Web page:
“Yes, I’m sure.” Her mom led the way into the kitchen. Charlie slid the patio doors open to get some air moving. Glancing down, she saw that the dog bowls still sat there in their usual place. It had taken the combined cajoling of her and her brother to convince their mother not to get another dog, all the while tap dancing around the real reason: she had a hard enough time taking care of herself.
“I brought you some new tea.” Charlie raised the bag in her hand. “From that store downtown that we used to go to. Apple cobbler, it’s called.” She put the bag on the counter. “And some ginger cookies too.”
“That’s sweet, such a good girl. Sit down. I’ll put the kettle on.”
Charlie sat in her usual spot and observed her mom. A frown crept onto her mom’s face as she watched her grandkids playing while she filled the kettle.
“I told them to go out back for a bit, so we can visit,” Charlie said.
Her mom turned away from the window, the frown slowly slipping from her forehead, and turned off the water.
“Have you ever seen a kettle like this?” her mom asked as she plugged it in. “Boils water lickety-split. Even shuts itself off when it’s done. Can you believe the things they come up with nowadays?”
Charlie could believe: she’d bought the kettle last year to replace the old stove top one. She had that old one now, though the tea she made never tasted quite the same as her mom’s. She was a coffee drinker anyway, but whenever she’d been sad or stressed or troubled growing up, out came the kettle and teapot. Some things never changed.
“It’s amazing,” Charlie said. She smiled as her mom spooned the loose tea into the pot. Every now and then, growing up, Charlie’d been given the privilege of making the tea, and knew the inside was well-seasoned – tannin-stained from years of use and smooth like the beads of her brother’s well-worn rosary. Her mom poured the water into the pot, slowly, giving the leaves a chance to frolic, as she called it.
“So Mom,” Charlie said, pulling her thumbnail from between her teeth. “I’ve done up a will.”
“A will? Whatever for?”
“You know, just in case.”
“Is something wrong? Are you ill?”
“No, everything’s fine.” Charlie scratched an itch under her left breast. She’d never realized what a powerful word benign was until last week, so unassuming yet able to change a life.
“I know I don’t have much,” Charlie continued with a shrug, glancing at her palms then out the window. Glimpses of Liam’s trainers, already too small, flashed in and out of her vision; her son was on the porch swing. “With Trevor leaving and all.”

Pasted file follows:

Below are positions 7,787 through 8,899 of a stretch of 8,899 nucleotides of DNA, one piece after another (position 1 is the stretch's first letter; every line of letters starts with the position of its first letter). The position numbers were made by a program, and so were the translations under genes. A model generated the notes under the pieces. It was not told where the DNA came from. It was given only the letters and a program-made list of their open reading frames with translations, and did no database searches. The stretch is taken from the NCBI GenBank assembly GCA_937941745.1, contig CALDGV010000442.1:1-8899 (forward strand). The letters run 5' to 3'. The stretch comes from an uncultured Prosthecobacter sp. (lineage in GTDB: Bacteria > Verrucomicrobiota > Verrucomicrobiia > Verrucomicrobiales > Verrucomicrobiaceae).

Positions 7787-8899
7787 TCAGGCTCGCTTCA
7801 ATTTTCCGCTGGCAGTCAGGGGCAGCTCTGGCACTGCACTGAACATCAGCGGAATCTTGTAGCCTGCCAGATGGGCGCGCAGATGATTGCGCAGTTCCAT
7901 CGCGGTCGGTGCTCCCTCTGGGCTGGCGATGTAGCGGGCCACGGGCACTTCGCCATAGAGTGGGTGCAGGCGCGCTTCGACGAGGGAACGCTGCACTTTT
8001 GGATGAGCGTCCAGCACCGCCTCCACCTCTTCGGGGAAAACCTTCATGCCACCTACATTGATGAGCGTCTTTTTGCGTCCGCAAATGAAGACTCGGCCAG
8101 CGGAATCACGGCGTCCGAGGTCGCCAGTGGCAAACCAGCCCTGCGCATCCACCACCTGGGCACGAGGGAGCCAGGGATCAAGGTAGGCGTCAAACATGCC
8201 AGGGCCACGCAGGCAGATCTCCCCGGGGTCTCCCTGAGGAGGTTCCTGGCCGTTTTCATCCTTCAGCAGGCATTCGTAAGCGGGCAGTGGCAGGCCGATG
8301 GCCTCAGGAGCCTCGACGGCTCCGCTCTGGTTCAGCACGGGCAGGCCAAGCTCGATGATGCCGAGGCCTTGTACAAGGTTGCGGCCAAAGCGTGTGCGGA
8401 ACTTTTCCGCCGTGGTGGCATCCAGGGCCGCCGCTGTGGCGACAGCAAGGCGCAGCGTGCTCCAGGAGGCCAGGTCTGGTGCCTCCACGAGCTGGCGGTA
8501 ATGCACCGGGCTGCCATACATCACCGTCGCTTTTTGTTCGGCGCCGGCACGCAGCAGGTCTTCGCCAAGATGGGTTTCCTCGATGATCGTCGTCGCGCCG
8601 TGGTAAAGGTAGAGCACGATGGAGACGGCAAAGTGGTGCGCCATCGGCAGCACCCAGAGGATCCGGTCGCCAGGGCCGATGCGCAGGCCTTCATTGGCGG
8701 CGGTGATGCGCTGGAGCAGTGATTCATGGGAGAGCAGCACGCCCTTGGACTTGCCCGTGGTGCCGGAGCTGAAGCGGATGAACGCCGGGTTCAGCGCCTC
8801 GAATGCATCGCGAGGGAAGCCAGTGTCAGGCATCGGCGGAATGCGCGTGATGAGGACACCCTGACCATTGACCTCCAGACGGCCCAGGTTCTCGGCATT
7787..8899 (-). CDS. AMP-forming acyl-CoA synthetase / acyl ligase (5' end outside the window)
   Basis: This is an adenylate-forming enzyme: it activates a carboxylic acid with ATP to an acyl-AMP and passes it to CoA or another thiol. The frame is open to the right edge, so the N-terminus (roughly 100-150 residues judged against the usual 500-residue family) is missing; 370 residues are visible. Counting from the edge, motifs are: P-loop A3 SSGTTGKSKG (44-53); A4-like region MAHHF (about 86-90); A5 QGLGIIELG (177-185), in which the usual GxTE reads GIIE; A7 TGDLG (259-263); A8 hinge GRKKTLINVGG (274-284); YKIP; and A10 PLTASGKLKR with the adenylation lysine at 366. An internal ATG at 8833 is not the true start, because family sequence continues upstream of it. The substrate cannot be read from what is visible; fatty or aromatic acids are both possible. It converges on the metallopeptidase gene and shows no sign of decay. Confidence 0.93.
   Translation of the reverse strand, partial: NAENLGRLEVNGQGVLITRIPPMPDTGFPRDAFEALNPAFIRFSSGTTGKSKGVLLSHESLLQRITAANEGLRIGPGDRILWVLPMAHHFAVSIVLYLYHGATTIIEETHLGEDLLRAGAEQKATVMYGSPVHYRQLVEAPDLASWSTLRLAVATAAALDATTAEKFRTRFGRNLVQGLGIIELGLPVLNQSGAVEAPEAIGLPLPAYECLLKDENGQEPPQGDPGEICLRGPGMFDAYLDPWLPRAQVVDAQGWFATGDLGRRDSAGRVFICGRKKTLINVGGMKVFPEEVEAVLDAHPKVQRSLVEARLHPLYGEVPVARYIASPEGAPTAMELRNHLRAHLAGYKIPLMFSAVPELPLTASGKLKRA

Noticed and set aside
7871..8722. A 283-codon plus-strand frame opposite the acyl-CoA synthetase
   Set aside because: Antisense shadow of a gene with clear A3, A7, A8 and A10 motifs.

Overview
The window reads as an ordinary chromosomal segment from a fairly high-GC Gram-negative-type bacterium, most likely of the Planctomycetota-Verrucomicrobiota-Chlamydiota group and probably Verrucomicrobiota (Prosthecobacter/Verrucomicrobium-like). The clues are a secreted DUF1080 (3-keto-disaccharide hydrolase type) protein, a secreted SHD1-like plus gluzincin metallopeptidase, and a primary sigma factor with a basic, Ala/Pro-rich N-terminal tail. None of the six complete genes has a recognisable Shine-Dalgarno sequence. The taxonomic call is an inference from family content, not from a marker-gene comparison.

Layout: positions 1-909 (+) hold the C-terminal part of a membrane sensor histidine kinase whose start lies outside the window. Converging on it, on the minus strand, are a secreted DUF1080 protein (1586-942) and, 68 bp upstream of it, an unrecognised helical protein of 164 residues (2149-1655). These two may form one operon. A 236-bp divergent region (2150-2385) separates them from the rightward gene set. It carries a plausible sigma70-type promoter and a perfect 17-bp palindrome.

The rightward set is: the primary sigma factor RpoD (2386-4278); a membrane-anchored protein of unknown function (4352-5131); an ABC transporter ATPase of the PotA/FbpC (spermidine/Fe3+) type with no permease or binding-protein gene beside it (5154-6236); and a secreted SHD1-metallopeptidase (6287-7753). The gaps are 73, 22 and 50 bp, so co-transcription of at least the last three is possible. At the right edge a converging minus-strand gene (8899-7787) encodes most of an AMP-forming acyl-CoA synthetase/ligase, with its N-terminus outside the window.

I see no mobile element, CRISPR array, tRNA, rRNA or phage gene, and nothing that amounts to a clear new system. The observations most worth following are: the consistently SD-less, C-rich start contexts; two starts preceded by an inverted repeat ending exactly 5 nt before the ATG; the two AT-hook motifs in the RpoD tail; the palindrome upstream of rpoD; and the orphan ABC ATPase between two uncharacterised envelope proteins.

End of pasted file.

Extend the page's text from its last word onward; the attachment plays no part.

“It’s not that.” Her mom grabbed the teapot in one hand and a trivet in the other.
“Let me get that,” Charlie said. “You bring the mugs.”
“You’re just so young,” her mom continued as she pulled out a couple of mugs.
“Yeah, but you remember when dad died….” Unexpectedly, unprepared, of a massive heart attack, just after Liam was born. She paused as her mom pulled a platter from the cupboard and, with barely a tremor, laid the cookies in circles, outside in.
Her mom was silent as she focused on laying out the cookies. Charlie watched as Katie slumped into view, stepping up to give Liam a push, helping him go higher. When her mom finally sat down, plate of cookies neatly arranged, Charlie placed the strainer over each mug in turn and poured the tea.
“You know what it was like,” Charlie said, forcing herself to continue the conversation. “Dealing with lawyers, finding all the papers, figuring out where the money was, getting access.”
Her mom brought the mug to her lips, frowned at it then put it down. “Well…yes. But still, it’s not something to worry about at your age, healthy as you are.”
“Maybe not,” she said, shrugging, looking into her own cup of tea. She picked up a ginger cookie and polished it off in two bites, washing it down with a gulp of too-hot tea. She took a sharp breath in then squared her shoulders. “But if something should happen, just say, I don’t want you to have to worry. Jamie’s executor. And he and Linda have agreed to take on the kids.”